Two dirty palms press the passenger window. Encased in the House of Balls truck, in my last clean moments, I am not about to open the door. They are the hands of a rough looking character. On his bare chest rests the skull of some animal. A chain loops his lip and dangles down to the dog collar which circles his neck. His eyes shine. “I want to give you a hug,” he says.
“No thanks,” I yank the crank and snug the window shut, latch the wing and foot vents, knowing it’s useless. In time I will be covered in dust. That’s what happens if you go to Burning Man.
“Welcome home!” my closed window muffles the chain-lipped guy’s voice. “Maybe it would help to drop and roll.”
I will not be doing that and don’t even need to say so.
I give him a forgiving look. He’s a greeter. I generally feel sorry for those who must be nice in their work. But he’s a volunteer and his chipper manner is getting to me. With my window closed I listen to him schlep through the routine; leave no trace, camp locations, speed limit. He finishes. I crack the window just enough for him to pass the map, the sticker, the schedule of events and the first edition of the Black Rock Beacon. The newspaper’s headline reads, “Welcome to Nowhere.”
At this point in the Burning Man experience I always wonder what the hell I am doing. Years ago, when other mothers were back-to-school shopping and taking their kids to meet the teachers I’d lit off for Nevada and a week of unrepentant play in the Black Rock Desert.
These years the kids are nearly grown. Now I wonder what this little adventure costs me in wrinkles and lung capacity.
You’ve seen this landscape on car commercials, it’s long and flat and white. In the ads there’s always only one car. One car leaves a decorous plume. Tens of thousands make a dust storm.
A funnel has swept the truck in sediment, following us down the entrance road, right up to the gate. Allen has turned off the engine, gotten out and is embracing another greeter. Inside, the truck is hot, and still and empty. A thread of sweat gathers at my hairline rolls through my shoulder blades. The seat is damp behind my knees and I shift to cool them in the still air. I have no choice but to be now here, where it’s hot and dirty and kind of weird.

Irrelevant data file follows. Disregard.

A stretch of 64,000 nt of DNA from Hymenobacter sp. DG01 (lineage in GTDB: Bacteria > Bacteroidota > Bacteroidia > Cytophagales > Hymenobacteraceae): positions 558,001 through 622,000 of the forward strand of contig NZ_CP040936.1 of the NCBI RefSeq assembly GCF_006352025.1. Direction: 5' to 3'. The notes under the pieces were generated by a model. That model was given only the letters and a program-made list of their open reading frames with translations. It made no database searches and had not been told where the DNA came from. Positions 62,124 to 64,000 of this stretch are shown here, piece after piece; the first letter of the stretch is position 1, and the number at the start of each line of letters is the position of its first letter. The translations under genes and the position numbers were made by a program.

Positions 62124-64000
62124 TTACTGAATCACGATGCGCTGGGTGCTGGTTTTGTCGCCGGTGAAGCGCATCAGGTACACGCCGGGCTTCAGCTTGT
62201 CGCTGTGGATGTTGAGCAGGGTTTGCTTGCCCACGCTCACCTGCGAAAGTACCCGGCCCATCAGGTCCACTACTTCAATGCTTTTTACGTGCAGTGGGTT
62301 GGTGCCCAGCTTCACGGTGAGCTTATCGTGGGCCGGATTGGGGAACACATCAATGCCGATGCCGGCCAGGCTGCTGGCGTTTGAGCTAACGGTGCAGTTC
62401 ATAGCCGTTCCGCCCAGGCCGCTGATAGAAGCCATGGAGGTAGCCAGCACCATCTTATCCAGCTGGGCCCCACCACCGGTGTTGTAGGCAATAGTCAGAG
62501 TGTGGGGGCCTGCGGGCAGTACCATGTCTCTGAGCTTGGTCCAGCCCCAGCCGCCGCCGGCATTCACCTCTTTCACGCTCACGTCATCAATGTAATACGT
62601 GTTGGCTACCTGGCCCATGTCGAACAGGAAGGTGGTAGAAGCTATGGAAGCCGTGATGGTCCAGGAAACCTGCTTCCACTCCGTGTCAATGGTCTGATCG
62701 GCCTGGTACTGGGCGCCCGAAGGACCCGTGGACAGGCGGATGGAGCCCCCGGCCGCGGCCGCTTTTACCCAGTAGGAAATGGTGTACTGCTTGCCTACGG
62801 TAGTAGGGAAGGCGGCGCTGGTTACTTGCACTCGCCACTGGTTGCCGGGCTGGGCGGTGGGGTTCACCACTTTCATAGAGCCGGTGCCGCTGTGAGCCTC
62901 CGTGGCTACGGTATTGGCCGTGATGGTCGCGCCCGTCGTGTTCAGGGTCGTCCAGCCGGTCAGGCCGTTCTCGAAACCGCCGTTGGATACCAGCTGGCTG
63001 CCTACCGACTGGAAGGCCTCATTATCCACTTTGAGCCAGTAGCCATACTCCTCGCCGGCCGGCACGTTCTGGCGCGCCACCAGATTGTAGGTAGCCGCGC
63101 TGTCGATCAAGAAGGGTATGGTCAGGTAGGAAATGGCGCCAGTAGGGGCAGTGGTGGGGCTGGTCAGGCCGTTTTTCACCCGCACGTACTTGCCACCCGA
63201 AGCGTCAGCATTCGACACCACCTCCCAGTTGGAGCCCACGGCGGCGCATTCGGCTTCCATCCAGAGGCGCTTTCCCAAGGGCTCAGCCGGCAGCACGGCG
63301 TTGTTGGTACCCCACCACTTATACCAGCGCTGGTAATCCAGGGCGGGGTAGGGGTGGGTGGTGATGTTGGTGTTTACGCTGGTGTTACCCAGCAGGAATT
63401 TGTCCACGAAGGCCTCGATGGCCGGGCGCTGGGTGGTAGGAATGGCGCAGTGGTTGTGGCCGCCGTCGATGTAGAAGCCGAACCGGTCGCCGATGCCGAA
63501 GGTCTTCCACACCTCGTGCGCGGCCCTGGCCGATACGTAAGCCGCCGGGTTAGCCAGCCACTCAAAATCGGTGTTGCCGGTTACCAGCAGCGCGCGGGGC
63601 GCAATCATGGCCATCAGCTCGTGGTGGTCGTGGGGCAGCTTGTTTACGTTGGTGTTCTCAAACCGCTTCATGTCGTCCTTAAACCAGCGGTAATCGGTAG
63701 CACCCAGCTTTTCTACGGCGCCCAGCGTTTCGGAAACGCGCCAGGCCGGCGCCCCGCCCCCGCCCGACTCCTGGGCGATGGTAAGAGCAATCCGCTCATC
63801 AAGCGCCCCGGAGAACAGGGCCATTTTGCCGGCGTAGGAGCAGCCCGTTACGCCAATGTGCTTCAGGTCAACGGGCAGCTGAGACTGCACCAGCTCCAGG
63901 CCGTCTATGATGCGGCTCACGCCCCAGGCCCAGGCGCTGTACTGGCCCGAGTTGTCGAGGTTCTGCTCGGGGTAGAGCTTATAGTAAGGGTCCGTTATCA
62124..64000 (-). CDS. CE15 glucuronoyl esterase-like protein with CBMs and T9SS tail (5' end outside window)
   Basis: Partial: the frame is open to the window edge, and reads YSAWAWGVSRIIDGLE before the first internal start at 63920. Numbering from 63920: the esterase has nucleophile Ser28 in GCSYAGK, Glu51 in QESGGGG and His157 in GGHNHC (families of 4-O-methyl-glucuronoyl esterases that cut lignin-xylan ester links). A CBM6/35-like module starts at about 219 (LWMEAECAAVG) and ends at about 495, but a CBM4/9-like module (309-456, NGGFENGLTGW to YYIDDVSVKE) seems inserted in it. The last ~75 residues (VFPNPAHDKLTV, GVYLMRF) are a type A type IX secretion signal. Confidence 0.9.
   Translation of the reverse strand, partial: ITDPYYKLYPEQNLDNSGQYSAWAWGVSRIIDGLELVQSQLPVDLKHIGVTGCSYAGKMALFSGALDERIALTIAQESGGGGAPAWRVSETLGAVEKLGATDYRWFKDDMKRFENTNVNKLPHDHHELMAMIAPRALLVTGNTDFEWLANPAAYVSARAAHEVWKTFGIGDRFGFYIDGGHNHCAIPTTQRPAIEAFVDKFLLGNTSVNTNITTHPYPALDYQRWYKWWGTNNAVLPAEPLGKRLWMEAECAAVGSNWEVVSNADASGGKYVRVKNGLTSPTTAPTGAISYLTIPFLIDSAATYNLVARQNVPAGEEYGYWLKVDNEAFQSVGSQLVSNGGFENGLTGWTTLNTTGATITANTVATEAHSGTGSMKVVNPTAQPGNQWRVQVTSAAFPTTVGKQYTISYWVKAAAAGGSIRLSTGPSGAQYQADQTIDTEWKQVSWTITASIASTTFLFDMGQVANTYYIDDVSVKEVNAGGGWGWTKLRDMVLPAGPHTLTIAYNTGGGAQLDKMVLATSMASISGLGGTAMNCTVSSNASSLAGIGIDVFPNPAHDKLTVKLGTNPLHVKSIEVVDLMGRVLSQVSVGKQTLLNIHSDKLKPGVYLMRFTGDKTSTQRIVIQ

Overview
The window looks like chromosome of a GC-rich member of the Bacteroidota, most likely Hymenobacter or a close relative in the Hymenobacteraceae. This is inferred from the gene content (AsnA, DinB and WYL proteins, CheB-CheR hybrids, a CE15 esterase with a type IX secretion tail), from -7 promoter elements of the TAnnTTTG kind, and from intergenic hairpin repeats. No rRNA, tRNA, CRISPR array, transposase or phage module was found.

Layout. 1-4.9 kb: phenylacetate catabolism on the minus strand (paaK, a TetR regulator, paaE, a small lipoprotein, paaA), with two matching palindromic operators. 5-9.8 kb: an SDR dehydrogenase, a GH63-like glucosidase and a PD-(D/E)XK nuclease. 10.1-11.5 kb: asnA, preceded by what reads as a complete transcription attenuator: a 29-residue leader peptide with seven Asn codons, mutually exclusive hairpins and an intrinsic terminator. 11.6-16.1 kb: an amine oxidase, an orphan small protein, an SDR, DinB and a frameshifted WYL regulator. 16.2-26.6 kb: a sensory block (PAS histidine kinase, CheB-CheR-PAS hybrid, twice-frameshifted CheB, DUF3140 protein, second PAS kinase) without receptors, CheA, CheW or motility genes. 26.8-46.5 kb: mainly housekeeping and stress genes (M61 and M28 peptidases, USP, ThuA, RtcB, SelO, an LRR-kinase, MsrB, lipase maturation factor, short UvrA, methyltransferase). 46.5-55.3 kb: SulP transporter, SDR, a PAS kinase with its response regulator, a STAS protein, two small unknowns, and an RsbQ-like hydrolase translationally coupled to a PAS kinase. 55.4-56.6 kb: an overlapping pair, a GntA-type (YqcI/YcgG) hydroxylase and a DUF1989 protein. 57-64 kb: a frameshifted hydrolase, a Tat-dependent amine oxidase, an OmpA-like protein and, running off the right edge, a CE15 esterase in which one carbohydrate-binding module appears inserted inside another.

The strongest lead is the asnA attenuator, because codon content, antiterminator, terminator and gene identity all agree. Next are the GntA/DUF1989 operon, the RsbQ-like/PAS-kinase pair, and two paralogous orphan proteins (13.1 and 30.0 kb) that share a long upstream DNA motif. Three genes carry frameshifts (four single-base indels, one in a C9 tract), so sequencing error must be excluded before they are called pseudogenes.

A clean woman appears from the door of the camper next in line. A virgin probably, which is what some people call first time burners. Personally, I prefer to call them first time burners, innuendo being as tiresome as dust.
I am already thinking about the shower in the nice hotel in Salt Lake City a week from now. I am thinking about how dry my hands and my neck will be and how I will rub them with endless lotion. I am thinking about the layer of dust I’ll carry into cumulative age.
It’s the eighth time I’ve been to Burning Man. I may be jaded. But Jaded is an under appreciated emotion. People often mistake the jaded for the joyless. Veteran status is a fine thing, knowing what you’re in for and still doing it anyway. Jaded, you earn.
The chain-lipped greeter has left my window and is walking over to cheer the newbie. She’s a dozen years younger than I am. She’s got wide eyes and thick braids wrapped in a scarf. I note her flip-flops and imagine her pink lungs. She drops to her knees. Three or four people are chanting “roll, roll, roll.”
Allen gets behind the wheel and looks over at me. “It’s really cooler out there in the air.” He shifts the long lever into low. The House of Balls truck inches forward. We pass the newbie, who has rolled and come up with a smile – so genuine. The chain-lipped guy is patting her on the back, making little dust puffs rise from her shoulders, his glee downright innocent.
“You’re thinking about the shower at the Hotel Monaco,” Allen says.
“I am,” I say.
by Mrs. Lucky